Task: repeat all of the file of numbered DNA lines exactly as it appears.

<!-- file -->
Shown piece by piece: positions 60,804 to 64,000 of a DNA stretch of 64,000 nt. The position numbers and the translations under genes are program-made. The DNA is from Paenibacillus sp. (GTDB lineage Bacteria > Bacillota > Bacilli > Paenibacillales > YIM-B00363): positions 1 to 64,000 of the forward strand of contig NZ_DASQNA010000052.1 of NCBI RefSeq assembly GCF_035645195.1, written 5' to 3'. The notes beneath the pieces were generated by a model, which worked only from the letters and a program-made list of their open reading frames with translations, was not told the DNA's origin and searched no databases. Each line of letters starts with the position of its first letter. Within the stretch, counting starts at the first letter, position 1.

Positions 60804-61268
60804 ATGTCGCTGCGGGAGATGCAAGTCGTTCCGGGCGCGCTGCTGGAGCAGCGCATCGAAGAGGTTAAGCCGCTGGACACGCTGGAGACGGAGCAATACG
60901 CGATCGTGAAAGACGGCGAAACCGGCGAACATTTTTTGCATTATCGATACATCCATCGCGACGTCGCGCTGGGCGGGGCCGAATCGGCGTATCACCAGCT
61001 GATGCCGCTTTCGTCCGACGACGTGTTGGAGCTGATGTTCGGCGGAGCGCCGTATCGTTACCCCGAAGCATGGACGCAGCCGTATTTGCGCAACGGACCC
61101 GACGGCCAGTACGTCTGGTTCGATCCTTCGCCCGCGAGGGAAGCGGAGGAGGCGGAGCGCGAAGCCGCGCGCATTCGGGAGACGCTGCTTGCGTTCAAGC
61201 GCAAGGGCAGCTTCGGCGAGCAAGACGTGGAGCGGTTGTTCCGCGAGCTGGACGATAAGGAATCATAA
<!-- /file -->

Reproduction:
Shown piece by piece: positions 60,804 to 64,000 of a DNA stretch of 64,000 nt. The position numbers and the translations under genes are program-made. The DNA is from Paenibacillus sp. (GTDB lineage Bacteria > Bacillota > Bacilli > Paenibacillales > YIM-B00363): positions 1 to 64,000 of the forward strand of contig NZ_DASQNA010000052.1 of NCBI RefSeq assembly GCF_035645195.1, written 5' to 3'. The notes beneath the pieces were generated by a model, which worked only from the letters and a program-made list of their open reading frames with translations, was not told the DNA's origin and searched no databases. Each line of letters starts with the position of its first letter. Within the stretch, counting starts at the first letter, position 1.

Positions 60804-61268
60804 ATGTCGCTGCGGGAGATGCAAGTCGTTCCGGGCGCGCTGCTGGAGCAGCGCATCGAAGAGGTTAAGCCGCTGGACACGCTGGAGACGGAGCAATACG
60901 CGATCGTGAAAGACGGCGAAACCGGCGAACATTTTTTGCATTATCGATACATCCATCGCGACGTCGCGCTGGGCGGGGCCGAATCGGCGTATCACCAGCT
61001 GATGCCGCTTTCGTCCGACGACGTGTTGGAGCTGATGTTCGGCGGAGCGCCGTATCGTTACCCCGAAGCATGGACGCAGCCGTATTTGCGCAACGGACCC
61101 GACGGCCAGTACGTCTGGTTCGATCCTTCGCCCGCGAGGGAAGCGGAGGAGGCGGAGCGCGAAGCCGCGCGCATTCGGGAGACGCTGCTTGCGTTCAAGC
61201 GCAAGGGCAGCTTCGGCGAGCAAGACGTGGAGCGGTTGTTCCGCGAGCTGGACGATAAGGAATCATAA